Space Canada Releases Defence Recommendations

File photo: Space-based Earth Observation. Credit: Canadian Space Agency.

Space Canada recently released a new policy position paper.  Called “Innovating at Home, Defending Our Interests: Canada’s Space Innovators’ Contribution to National Defence,” it’s focused on Canada’s role in the increasingly important space defence domain.

The Department of National Defence identified the Space Domain as a key focal point going forward in their recent Defence Policy “Strong, Secure, Engaged (SSE).”  They noted that “satellites underpin an increasing range of daily activities,” that “space-based assets are critical for modern militaries,” and that there are increasing concerns both in Canada and around the world regarding issues like space debris and anti-satellite weaponry (ASATs) that could jeopardize these economically and strategically important tools. 

DND said that they were going to engage in a number of new initiatives focused on space: including working with allies to ensure “continuous access to the space domain” and promote Canada’s interests in space, invest in space capabilities like the RADARSAT replacement and debris-tracking sensors, and conducting “cutting-edge research and development on new space technologies.”

Space Canada took note of this, and also took note of Budget 2022’s investment in NORAD modernization and collective security through NATO. In light of this, and in light of the rapidly-growing Canadian private space sector, the policy position paper makes four specific recommendations:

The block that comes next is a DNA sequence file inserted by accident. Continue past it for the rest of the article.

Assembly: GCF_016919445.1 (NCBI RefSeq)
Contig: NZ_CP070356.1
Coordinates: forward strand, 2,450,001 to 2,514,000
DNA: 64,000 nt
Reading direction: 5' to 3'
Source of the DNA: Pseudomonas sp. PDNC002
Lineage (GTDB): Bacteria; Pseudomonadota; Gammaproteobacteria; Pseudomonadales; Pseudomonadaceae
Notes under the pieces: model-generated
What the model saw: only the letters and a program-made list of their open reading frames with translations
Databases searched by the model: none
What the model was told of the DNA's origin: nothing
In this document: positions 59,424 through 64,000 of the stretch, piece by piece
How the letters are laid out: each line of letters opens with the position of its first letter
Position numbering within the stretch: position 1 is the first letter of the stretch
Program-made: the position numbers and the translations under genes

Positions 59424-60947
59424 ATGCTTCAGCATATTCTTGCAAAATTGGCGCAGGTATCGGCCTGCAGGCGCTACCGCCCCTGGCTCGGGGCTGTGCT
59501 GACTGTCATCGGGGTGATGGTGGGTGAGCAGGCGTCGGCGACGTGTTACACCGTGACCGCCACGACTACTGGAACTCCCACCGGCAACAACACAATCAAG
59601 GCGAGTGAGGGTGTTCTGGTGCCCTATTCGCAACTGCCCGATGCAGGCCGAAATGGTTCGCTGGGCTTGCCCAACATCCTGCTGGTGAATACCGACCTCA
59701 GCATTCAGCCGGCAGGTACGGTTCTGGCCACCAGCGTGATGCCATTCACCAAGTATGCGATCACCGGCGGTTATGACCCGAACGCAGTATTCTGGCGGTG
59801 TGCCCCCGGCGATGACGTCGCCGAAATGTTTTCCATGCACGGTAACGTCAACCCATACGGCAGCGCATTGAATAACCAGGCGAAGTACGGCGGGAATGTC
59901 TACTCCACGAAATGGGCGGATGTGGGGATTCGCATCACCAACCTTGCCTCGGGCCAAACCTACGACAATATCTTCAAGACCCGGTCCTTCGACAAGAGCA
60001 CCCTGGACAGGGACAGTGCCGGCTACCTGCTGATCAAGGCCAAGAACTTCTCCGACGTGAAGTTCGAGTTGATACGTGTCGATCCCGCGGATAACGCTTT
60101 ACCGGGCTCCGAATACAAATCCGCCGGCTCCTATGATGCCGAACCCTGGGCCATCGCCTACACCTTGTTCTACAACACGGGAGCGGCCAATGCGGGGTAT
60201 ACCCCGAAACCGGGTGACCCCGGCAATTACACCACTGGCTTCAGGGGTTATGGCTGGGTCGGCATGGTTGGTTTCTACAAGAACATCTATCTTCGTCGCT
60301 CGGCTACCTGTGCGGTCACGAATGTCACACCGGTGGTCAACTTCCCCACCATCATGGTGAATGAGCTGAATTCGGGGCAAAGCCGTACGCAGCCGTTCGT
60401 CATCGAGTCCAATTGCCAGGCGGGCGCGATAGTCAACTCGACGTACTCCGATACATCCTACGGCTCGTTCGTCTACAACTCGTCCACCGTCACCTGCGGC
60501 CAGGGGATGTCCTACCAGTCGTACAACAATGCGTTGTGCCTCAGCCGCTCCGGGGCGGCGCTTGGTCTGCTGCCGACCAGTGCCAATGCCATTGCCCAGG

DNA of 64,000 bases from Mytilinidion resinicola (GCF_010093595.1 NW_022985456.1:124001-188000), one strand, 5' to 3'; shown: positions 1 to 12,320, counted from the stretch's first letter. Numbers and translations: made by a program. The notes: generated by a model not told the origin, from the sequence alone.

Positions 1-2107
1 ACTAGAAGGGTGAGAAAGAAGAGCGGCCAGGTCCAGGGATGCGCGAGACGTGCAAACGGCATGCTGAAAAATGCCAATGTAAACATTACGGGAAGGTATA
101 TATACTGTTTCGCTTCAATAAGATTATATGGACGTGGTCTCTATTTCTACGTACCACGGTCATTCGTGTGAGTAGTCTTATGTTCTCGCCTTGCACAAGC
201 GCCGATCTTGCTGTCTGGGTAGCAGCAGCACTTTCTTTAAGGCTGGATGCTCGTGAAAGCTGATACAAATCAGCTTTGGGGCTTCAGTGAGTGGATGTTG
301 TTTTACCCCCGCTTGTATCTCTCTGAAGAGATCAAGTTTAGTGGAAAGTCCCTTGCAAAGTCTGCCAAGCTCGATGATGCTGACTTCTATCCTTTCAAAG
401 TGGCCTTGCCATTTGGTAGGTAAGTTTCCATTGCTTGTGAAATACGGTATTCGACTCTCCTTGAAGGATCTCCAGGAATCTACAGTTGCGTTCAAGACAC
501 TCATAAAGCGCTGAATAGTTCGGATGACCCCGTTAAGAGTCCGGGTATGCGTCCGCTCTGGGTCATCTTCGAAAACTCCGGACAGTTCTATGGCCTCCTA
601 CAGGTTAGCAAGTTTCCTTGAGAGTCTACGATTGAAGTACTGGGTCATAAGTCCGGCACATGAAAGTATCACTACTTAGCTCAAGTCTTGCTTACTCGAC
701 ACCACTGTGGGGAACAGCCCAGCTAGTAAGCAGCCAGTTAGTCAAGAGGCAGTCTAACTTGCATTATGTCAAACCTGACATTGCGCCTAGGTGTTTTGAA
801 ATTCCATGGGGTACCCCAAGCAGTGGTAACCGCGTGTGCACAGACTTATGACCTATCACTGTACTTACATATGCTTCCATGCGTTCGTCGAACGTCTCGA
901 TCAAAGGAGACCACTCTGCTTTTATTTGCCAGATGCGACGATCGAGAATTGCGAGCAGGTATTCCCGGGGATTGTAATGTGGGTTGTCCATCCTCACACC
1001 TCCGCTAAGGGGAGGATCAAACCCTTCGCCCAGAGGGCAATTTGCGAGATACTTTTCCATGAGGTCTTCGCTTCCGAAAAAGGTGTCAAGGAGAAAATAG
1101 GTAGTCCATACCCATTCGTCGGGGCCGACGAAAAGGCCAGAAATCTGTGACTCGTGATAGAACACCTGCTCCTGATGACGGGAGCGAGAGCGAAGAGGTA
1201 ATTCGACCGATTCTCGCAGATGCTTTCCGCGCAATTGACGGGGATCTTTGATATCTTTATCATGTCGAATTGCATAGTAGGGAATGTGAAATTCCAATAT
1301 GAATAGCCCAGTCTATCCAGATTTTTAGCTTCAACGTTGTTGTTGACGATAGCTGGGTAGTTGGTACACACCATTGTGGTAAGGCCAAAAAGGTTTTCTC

1 – Accelerate the Timetable for Identified Space Programs (SSE)

Space Canada lauded how DND “identified many space programs in SSE,” including new communications and sensing capabilities, saying that “the Canadian space industrial base has the capabilities to deliver these programs at a speed of relevance,” whether through traditional government procurement or commercial procurement. 

They said, though, that the timelines are “simply too long.” Space Canada said that DND’s targeting of deployment in the 2030s is simply unrealistic considering the immense growth of the space domain and its constant change, and that the Government needs to “keep pace with new space technologies being developed and fielded by innovative Canadian space companies and by potential adversaries.” The timelines for both definition and implementation should be accelerated. 

2 – Engage with Canadian space innovators on Continental Defence Modernization

Space Canada urges DND and the Federal Government to “engage directly with Canada’s space innovators” to achieve their policy goals. They call for a “meaningful dialogue” that will “allow industry to better understand the Government of Canada’s defence priorities,” and “showcase Canadian industry’s R&D and technology development programs that can support the modernization of continental defence.” 

In order to provide the detection capabilities that the Government is looking for, Space Canada said they’ll need “a mix of sensors, capabilities, and systems including space-based, land-based, aircraft-based, and sea-based sensors, and over-the-horizon (OTH) radars to provide superior early warning and situational defence for continental defence,” among other things. The paper says that they should be looking to the Canadian “defence and space industrial bases” to fulfill those capabilities. As one example given, they should allocate resources needed to ensure that (for example) skilled people in the Canadian space sector can acquire necessary clearances in a timely manner.